It is worth noting that the Bench then while citing a worthy example of Sikkim points out in para 3 that, “The State of Sikkim has enacted Conduct of the Government Litigation Rules, 2000. Chapter-IV titled ‘Civil Suit and Other Civil Proceedings’ contains Rule 5 which deals with accountability of the officer handling the case, whereas Rule 18 deals with Fixation of Accountability.

“Rule 5 – Accountability –

If any case is decided against the State Government and the failure of the case is due to inept and negligent handling of the case, the officer of the department who is engaged in handling the litigation on behalf of the department shall be held accountable.

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Rule 18 – Fixation of Accountability – If any lapses occur on the part of any agency of the prosecution, resulting in failure of cases, appropriate severe action shall be taken against him or her for such lapses” (Emphasis supplied).”

On similar lines, the Bench then states in para 4 that, “The State of Haryana has framed State of Haryana Litigation Policy – 2010 to bring visible, enduring qualitative and quantitative improvement in the manner in which litigation is perceived, managed and conducted in the State. The national concern of pendency and delays in Courts needs to be reduced proactively. It states that the objective is to transform Government into an efficient and responsible litigant so that it manages and conducts litigation in coordinated and time bound manner; ensure that good cases are won and bad cases not pursued needlessly and to reduces overall government litigation load in Courts thereby providing relief to the judiciary. It further states that the objective is to provide for a substantive mechanism which would inter-alia serve to monitor and control the implementation of the Policy, enforce accountability on and provide clarifications, to the implementers and stakeholders of the policy and to consider changes in the policy, depending on its performance and effectiveness.”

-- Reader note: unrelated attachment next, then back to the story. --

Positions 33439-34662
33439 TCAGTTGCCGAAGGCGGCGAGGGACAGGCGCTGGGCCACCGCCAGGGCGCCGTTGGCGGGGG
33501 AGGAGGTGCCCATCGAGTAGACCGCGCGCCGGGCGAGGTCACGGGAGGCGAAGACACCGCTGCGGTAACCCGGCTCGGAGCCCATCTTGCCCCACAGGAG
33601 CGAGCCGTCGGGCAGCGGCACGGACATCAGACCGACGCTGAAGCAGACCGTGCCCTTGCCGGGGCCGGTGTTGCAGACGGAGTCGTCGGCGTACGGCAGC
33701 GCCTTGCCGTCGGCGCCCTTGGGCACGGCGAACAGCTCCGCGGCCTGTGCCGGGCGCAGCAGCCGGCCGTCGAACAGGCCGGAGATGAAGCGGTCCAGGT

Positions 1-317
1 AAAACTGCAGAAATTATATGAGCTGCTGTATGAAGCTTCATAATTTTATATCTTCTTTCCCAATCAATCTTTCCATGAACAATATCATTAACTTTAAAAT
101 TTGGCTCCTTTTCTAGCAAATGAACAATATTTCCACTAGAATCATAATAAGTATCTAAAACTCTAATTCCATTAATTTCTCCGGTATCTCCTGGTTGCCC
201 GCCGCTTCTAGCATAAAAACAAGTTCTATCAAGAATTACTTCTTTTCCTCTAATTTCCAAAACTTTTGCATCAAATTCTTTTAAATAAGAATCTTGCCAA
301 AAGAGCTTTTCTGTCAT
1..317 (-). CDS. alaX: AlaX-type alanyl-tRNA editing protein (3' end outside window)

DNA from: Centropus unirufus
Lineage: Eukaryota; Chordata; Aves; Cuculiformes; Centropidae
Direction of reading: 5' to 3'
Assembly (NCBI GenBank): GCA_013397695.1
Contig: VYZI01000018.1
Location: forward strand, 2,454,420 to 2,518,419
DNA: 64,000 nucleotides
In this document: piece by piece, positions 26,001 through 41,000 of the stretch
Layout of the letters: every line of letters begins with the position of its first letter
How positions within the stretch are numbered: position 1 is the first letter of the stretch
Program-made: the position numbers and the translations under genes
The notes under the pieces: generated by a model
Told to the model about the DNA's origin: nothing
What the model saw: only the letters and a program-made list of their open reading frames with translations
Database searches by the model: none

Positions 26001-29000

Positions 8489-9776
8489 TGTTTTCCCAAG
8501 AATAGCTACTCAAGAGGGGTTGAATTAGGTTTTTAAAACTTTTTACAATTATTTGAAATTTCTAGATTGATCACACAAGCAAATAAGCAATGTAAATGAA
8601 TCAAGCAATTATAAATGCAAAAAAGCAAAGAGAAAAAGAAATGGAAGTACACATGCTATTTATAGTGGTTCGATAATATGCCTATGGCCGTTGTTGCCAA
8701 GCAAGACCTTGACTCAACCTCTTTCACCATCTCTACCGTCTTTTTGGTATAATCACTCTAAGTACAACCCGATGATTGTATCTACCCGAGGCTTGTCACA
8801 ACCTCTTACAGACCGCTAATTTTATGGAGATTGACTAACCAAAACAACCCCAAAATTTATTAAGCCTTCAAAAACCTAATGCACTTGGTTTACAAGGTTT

Truth be told, the Bench then envisages in para 5 that, “As per Legal Information Management & Briefing System (LIMBS) which is a web-based portal developed by Department of Legal Affairs, Ministry of Law & Justice for monitoring and handling of various Court cases of Government Departments and Ministries 4,79,236 cases of Government, 2055 cases for compliance and 975 cases of contempt were pending as on June 08, 2021. Finance Ministry has highest number of 1,17,808 cases, whereas Railways has 2nd highest pendency with 99,030 cases.”

Hajara v. Government of India, W.P.(C) 7533/2015